Greek New Year Customs


Greece is full of wonderful traditions, and customs that exist for thousands of years. On New Year’s Eve, some customs are observed in many countries around the world, but some customs are found only in our country.

In most countries around the world, Santa Claus delivers his gifts on Christmas Eve. In Greece, we have Saint Basil who waits a few days and makes his delivery on New Year’s Eve.


In the Cycladic islands, it is considered a good omen to have north winds on New Year’s Day. If a pigeon lands in the yard that day, it brings good luck. However, if a crow flies over the house in a straight line, then that’s a bad omen.


The “Babaria” is revived in Florina. These are men disguised in lamb costumes and masks, trying to deliver the bride to the groom. The custom celebrates the awakening of the earth.

Pomegranate New Year Tradition

Pomegranate New Year Tradition Photo Credit: RitaE


In Crete, the wild onion that grows on the island looks like a big onion. It is poisonous and causes a skin rash. If you uproot it, it will continue to grow with new leaves and flowers. For the people of Crete, this rare quality means great natural strength and so they hang wild onions in their homes on New Year’s Day.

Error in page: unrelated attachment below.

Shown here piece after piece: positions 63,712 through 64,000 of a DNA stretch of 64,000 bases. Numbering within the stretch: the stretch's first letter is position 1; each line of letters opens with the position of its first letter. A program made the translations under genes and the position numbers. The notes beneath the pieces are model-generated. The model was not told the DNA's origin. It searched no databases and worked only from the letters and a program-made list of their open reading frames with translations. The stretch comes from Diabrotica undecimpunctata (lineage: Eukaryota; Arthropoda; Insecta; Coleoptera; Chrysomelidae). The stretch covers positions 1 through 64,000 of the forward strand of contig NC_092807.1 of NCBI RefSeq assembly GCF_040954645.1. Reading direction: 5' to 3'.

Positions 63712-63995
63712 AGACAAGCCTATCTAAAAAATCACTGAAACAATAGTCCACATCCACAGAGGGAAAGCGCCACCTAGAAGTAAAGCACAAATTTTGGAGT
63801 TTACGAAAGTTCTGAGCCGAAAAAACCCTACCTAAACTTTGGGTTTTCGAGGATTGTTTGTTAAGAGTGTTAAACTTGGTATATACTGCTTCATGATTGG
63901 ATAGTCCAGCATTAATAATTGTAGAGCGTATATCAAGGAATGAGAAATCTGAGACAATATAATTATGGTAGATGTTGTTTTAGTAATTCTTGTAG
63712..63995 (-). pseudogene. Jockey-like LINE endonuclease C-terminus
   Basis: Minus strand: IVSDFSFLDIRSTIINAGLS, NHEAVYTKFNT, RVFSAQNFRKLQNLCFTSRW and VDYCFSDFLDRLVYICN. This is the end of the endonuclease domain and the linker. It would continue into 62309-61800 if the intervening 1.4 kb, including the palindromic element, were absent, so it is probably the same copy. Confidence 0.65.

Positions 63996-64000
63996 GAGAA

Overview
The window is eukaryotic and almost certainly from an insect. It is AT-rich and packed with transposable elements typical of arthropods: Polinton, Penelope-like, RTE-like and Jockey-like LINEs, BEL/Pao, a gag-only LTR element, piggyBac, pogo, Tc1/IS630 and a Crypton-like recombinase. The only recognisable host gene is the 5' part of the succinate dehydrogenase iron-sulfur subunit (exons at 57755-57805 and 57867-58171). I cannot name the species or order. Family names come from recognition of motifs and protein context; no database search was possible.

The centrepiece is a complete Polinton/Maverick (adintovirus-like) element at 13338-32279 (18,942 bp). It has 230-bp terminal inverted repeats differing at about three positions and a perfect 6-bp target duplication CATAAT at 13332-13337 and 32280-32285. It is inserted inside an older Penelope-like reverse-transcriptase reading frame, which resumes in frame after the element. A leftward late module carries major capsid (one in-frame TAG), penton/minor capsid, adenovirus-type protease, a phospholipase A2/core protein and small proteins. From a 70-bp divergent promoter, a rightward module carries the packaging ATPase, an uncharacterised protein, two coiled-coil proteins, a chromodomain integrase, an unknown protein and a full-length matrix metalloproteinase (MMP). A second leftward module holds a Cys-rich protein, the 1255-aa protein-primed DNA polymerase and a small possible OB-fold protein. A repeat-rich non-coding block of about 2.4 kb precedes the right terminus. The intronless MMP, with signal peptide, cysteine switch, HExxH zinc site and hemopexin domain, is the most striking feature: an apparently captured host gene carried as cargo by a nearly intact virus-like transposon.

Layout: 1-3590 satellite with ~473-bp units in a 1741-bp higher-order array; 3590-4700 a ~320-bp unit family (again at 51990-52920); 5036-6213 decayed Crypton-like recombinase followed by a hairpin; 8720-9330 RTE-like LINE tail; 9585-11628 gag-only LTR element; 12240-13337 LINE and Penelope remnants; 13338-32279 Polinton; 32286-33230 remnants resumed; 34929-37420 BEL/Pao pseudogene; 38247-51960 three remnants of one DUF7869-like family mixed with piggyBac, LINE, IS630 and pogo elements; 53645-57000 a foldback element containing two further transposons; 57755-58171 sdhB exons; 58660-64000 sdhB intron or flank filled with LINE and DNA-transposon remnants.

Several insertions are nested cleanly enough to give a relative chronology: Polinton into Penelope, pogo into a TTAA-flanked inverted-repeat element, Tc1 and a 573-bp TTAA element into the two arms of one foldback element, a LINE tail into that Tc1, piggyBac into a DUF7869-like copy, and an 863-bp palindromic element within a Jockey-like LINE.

The pomegranate is a symbol of abundance, fertility, and good luck and that is why in many areas of Greece it hangs on the door until the New Year. On New Year’s Eve, the family breaks the pomegranate at the door shouting “Happy New Year”.


In Thassos, there is a very special and old custom. The families sit around the lit fireplace and throw olive leaves on the burning coals. As they drop the olive leaves, they make a wish without being heard by others. The wish of the one who turns the card the most is fulfilled.

Holiday Feast - pork - roast

Holiday Feast Photo Credit: Rumman Amin


In Kavala, there is a New Year’s custom that comes from the years of Ottoman rule. The boys who are going to leave as soldiers, gather wood in the square, and on New Year’s Eve light a big fire singing carols. As soon as the clock strikes exactly twelve, the party begins with food, tsipouro, and sweets.


In Samos, apart from the royal pie, the “proventa” is also made. This is a dish full of sweets that shows how housewife every woman is.

An old custom that has disappeared

There is an old custom that is no longer common. Nevertheless, many decades ago many families followed it. This is the slaughter of a pig. Each family raised a pig in the yard of their house to slaughter it on New Year’s Eve. The butcher with the help of the men of the family slaughtered the pig while the housewife was boiling water in a cauldron. The housewife pulled out her hair in boiling water and immediately afterward the men divided the pig into pieces. They cleaned the bladder, inflated it and gave it to the children to play with. Then they chopped pieces of meat, put them in wine for 8 days, and filled the pigs’ intestines with them. So, they made sausages that they ate all year round.

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